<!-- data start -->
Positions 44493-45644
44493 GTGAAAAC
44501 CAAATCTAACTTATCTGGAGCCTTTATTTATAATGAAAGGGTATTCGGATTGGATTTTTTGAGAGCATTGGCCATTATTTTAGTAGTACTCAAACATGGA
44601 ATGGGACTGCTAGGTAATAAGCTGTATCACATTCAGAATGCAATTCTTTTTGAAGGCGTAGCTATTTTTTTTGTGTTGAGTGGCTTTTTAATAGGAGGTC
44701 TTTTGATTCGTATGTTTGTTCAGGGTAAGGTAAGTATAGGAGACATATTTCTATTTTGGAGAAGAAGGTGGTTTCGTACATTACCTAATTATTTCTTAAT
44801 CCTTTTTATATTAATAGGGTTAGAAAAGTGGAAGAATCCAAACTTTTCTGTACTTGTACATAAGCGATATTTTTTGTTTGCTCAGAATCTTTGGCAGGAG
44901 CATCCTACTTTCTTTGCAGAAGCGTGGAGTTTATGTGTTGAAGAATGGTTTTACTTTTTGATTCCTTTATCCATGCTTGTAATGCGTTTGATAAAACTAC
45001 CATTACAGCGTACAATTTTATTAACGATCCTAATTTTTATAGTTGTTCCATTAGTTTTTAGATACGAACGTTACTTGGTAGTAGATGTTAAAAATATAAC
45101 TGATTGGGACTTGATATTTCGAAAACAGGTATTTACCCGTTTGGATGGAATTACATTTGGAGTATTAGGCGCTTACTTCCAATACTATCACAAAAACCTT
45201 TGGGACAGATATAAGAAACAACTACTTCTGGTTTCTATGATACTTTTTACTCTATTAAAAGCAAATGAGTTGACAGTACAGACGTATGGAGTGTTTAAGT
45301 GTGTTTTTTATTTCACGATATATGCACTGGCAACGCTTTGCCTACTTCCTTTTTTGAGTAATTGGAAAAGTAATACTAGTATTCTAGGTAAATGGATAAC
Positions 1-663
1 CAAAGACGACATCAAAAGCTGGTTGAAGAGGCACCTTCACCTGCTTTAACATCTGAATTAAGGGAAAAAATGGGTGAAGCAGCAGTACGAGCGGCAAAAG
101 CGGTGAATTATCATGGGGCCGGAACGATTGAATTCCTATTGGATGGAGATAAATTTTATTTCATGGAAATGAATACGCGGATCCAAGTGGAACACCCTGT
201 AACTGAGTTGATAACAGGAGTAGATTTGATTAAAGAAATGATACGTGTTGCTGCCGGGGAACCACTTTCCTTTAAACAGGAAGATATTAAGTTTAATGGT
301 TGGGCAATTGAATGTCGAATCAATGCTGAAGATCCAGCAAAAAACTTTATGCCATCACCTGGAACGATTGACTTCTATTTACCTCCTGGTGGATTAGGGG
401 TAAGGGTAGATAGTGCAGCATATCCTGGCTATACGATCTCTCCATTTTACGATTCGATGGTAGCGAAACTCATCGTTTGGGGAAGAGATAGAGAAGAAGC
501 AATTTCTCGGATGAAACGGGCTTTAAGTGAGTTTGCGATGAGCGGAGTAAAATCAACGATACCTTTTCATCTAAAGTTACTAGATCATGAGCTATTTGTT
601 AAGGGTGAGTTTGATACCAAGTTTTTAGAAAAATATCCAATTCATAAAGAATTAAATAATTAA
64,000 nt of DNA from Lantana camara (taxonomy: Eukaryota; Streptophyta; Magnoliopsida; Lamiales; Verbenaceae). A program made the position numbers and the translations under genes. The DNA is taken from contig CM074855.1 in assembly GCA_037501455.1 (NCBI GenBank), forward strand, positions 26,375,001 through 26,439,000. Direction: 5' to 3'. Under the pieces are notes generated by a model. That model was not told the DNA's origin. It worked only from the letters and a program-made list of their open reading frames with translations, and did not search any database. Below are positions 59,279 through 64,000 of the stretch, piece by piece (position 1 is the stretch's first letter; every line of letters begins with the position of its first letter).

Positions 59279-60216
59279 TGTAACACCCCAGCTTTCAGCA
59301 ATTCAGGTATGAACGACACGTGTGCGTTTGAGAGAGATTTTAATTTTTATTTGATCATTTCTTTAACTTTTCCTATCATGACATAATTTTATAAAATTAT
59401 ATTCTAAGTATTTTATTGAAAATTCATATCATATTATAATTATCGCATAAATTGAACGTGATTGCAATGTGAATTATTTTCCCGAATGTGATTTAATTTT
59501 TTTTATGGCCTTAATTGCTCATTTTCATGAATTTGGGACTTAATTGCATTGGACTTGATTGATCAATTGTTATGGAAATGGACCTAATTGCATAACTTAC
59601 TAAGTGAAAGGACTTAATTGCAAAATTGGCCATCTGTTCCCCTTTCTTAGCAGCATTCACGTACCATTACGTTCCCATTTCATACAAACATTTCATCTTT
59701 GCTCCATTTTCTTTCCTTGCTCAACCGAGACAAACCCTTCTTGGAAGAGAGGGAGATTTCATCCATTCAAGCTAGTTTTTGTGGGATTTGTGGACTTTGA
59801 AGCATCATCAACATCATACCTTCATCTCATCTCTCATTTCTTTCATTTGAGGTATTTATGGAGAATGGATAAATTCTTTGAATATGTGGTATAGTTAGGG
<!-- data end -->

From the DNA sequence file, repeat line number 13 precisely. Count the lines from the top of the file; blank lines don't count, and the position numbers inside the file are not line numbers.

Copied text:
1 CAAAGACGACATCAAAAGCTGGTTGAAGAGGCACCTTCACCTGCTTTAACATCTGAATTAAGGGAAAAAATGGGTGAAGCAGCAGTACGAGCGGCAAAAG